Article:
Gary Coon

Star Valley Mayor Gary Coon said he believes revenue coming to the town will be reduced due to the outbreak of COVID-19.

It’s not business as usual. Concerns about COVID-19 are impacting the economy at every level. The long-term consequences were discussed at the March 17 meeting of the Star Valley Town Council.

“Tax revenues are likely to decrease and that will impact council actions in the future,” said Mayor Gary Coon.

Chancy Nutt, finance administrator, gave the council an overview of the town’s perspective on the situation.

She said the state-shared revenue makes up 55% of Star Valley’s general fund. Interest on town CD accounts equals 9% of the general fund.

State-shared revenues include: vehicle license taxes (VLT); fuel taxes; sales taxes; and income taxes. Nutt said it is likely the VLT will decrease as new car sales drop; the fuel tax revenue will drop because of the lower oil prices and the decrease in travel, the tax comes not only from gasoline sales, but also jet fuel purchases.

Sales taxes are expected to decline due to purchasing behaviors and the limited opportunity to shop as more businesses close or limit hours, Nutt said. Those same factors would also impact the amount of income tax the state collects and distributes through the shared revenue program. She explained income tax distributions are on a two-year cycle. Income taxes collected this year won’t be distributed until 2022. It’s called the shadow effect, she said.

That shadow effect could also be reflected in the Community Block Development Grant money the town receives from the federal government. Used for capital projects, such as the ongoing improvements for the water department, the town has received about $140,000 for each year it has been eligible.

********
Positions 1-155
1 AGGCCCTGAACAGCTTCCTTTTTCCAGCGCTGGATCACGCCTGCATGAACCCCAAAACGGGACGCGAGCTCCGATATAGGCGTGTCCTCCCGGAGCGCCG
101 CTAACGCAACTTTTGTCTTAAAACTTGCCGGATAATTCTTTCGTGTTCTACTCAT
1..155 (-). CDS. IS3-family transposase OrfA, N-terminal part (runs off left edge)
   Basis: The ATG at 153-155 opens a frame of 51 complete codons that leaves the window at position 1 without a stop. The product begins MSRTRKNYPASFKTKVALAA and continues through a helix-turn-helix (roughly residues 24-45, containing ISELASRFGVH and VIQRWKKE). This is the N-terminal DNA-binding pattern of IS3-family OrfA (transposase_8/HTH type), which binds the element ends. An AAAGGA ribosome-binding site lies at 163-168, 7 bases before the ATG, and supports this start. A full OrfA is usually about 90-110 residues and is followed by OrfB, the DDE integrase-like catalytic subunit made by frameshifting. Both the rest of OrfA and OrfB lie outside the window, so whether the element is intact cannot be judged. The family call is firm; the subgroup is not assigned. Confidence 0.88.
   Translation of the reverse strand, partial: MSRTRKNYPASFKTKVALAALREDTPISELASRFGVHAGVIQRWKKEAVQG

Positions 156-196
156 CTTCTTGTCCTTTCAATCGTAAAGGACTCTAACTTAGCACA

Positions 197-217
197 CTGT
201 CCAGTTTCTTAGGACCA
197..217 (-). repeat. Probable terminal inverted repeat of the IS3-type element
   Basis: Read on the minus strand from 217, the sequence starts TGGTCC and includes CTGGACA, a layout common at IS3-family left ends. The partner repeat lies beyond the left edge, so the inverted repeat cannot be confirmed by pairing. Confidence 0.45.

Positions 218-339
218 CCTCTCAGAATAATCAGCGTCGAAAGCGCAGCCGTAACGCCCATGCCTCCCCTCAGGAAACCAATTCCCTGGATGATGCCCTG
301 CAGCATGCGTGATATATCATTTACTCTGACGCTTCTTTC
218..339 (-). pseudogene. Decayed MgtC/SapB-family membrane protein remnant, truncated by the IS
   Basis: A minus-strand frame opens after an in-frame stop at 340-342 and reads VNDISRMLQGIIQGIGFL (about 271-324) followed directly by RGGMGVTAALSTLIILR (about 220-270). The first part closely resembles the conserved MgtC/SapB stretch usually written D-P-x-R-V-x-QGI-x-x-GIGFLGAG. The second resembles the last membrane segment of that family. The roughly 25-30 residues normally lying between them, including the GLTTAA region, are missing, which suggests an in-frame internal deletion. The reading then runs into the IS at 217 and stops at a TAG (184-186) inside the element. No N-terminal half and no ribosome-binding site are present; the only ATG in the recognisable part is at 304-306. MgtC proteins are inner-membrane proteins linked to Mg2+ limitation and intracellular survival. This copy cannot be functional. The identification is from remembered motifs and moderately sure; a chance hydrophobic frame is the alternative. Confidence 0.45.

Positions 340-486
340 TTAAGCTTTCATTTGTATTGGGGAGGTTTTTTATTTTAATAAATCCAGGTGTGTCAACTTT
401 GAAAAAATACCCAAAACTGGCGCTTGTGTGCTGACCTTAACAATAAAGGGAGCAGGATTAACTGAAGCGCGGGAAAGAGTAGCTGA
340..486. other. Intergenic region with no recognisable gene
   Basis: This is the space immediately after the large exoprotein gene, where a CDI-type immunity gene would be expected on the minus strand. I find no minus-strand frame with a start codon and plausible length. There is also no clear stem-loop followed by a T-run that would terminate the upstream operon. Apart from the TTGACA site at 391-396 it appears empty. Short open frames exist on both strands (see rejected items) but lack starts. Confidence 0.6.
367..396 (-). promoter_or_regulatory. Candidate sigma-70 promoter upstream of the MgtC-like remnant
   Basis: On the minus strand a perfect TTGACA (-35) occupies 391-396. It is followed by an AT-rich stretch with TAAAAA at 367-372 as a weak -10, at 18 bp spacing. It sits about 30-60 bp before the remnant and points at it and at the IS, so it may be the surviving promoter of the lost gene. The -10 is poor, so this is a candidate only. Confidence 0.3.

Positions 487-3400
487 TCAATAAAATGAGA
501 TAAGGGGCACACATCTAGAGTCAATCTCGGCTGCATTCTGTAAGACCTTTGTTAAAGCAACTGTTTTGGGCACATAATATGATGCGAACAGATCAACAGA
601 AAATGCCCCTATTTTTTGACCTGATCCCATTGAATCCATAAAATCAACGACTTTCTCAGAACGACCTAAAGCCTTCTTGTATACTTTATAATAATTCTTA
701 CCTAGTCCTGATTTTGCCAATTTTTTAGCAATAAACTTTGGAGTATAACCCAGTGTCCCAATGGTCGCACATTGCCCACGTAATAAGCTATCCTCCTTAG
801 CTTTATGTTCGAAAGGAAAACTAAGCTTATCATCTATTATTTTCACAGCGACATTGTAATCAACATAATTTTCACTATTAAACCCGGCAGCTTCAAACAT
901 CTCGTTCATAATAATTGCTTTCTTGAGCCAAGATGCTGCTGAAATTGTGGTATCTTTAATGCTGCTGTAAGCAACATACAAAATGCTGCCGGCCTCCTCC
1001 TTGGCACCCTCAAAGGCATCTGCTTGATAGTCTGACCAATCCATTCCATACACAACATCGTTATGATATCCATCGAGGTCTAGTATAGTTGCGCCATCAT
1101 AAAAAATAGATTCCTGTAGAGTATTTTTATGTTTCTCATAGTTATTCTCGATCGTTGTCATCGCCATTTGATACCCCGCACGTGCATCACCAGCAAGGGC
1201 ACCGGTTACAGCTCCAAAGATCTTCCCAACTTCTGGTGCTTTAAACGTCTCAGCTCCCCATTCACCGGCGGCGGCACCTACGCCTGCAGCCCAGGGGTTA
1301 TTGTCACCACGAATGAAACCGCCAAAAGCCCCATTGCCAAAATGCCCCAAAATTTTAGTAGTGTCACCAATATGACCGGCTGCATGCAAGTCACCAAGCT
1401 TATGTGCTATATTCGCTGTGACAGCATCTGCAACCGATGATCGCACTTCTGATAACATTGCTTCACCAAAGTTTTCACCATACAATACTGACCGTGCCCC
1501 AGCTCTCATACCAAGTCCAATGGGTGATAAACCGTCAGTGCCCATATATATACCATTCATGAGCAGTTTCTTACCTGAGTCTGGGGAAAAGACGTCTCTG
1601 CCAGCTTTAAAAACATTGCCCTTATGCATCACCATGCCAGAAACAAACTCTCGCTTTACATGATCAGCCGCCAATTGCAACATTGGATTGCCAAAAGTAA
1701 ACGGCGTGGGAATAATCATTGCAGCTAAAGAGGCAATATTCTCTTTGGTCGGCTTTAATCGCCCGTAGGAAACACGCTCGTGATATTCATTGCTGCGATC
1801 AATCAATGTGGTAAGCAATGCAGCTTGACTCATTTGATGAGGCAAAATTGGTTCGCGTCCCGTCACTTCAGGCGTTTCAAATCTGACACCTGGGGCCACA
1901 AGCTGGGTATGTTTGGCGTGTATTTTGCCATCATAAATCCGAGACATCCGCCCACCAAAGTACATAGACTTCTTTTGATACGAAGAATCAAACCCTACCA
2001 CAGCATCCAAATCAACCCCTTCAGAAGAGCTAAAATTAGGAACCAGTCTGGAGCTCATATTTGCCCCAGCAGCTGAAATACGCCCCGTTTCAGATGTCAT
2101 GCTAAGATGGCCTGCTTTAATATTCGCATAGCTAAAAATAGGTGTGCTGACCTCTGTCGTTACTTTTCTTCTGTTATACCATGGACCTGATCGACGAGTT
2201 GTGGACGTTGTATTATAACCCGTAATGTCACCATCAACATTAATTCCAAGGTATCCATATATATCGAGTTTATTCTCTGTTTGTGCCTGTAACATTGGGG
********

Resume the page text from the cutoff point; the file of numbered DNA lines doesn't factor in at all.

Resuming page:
Town Manager Tim Grier said the federal government might reshuffle budgets to fund the various stimulus packages planned in response to the COVID-19 outbreak. The most recent CDBG project in Star Valley is connecting the PW1 and PW2 wells to the water system. The work is nearly complete, so there should be no problem.

There are a few other capital improvements at varying stages:

• Street lights on S.R. 260; a $70,000 project on which the town has spent $11,360

• Water feature at park; a $30,000 project on which the town has spent $22,000

• Lights for the park’s pickleball court, an $8,654 project on which the town has spent $4,147

• Climbing wall at the park, an expense of $12,890 on which the town has spent nothing

“A lot of towns and cities are in dire straits,” Grier said. “Businesses are closing, meaning no sales tax for towns in the immediate and long term. Star Valley’s conservative spending has given us a significant fund reserve. We can operate for many years with no funds coming in,” he said.

Grier said he thought the town could continue with projects in which it has already invested, but should hold off on moving forward with any others and be very careful when considering future requests for donations.

“We’re a rare breed as far as our fiscal position and where we’re at,” he said.

He added that while the town is facing a unique challenge, it should plan to move forward, but be malleable.

Grier said he believed Star Valley’s solvent fiscal condition would continue because of the actions of this and previous councils.

Contact the reporter at

Contact the reporter at tmcquerrey@payson.com

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